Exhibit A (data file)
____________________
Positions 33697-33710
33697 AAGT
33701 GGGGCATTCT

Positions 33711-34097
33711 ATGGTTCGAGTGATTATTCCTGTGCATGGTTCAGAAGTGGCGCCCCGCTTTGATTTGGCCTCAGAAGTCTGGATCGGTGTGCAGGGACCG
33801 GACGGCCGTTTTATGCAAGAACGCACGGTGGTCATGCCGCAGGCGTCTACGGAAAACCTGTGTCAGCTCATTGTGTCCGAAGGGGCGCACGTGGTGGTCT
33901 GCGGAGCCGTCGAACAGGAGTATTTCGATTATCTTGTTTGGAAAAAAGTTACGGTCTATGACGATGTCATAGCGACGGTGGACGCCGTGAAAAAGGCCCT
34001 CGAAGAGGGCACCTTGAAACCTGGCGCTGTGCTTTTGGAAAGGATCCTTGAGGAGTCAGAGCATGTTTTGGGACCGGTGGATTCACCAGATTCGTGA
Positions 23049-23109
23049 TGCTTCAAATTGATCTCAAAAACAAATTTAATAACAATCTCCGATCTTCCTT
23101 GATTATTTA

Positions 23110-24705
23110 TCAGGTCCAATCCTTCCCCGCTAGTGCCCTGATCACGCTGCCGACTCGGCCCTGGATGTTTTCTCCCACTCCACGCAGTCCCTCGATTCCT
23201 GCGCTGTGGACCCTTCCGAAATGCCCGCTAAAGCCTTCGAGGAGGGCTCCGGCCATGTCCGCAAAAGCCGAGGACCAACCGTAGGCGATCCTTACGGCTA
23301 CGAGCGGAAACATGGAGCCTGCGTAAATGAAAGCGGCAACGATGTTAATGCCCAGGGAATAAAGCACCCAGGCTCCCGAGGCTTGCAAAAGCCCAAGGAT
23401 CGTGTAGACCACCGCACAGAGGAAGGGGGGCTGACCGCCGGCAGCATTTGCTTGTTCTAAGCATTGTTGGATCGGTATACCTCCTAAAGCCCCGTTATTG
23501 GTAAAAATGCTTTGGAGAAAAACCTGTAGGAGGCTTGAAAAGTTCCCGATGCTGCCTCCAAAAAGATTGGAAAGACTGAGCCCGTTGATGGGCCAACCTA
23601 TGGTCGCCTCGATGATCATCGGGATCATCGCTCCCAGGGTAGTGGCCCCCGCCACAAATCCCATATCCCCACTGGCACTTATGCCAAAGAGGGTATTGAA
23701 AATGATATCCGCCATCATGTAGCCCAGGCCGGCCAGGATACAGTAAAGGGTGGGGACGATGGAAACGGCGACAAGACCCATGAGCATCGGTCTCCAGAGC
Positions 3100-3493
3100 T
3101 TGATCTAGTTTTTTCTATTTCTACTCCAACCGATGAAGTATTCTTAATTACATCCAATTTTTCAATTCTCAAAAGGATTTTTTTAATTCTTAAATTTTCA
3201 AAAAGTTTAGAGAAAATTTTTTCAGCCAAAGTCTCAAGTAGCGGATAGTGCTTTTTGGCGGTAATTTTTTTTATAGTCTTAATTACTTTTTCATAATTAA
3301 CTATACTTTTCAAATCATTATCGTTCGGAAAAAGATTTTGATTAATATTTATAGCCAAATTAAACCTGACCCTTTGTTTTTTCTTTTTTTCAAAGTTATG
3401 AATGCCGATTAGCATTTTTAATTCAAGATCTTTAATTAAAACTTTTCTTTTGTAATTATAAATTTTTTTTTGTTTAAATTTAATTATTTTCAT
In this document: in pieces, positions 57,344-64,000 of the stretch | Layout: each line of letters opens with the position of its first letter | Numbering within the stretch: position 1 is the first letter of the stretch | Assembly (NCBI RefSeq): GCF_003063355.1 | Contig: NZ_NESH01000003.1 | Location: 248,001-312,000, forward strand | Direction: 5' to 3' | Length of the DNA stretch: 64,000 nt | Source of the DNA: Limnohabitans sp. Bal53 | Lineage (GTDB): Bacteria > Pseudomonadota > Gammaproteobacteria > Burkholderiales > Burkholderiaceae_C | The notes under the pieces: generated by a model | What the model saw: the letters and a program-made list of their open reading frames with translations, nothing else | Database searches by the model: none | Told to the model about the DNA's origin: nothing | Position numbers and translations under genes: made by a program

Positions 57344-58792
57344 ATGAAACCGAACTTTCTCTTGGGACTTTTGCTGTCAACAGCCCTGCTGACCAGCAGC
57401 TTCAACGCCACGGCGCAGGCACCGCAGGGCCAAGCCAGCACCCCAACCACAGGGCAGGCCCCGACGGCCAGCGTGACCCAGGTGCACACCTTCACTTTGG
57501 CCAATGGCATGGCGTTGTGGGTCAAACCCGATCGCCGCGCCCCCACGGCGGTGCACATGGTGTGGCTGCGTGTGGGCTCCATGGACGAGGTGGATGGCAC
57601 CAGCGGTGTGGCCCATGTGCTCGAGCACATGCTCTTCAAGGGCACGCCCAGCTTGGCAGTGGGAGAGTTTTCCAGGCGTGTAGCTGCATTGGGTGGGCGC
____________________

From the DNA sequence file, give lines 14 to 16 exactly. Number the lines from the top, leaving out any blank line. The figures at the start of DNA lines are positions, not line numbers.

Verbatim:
23201 GCGCTGTGGACCCTTCCGAAATGCCCGCTAAAGCCTTCGAGGAGGGCTCCGGCCATGTCCGCAAAAGCCGAGGACCAACCGTAGGCGATCCTTACGGCTA
23301 CGAGCGGAAACATGGAGCCTGCGTAAATGAAAGCGGCAACGATGTTAATGCCCAGGGAATAAAGCACCCAGGCTCCCGAGGCTTGCAAAAGCCCAAGGAT
23401 CGTGTAGACCACCGCACAGAGGAAGGGGGGCTGACCGCCGGCAGCATTTGCTTGTTCTAAGCATTGTTGGATCGGTATACCTCCTAAAGCCCCGTTATTG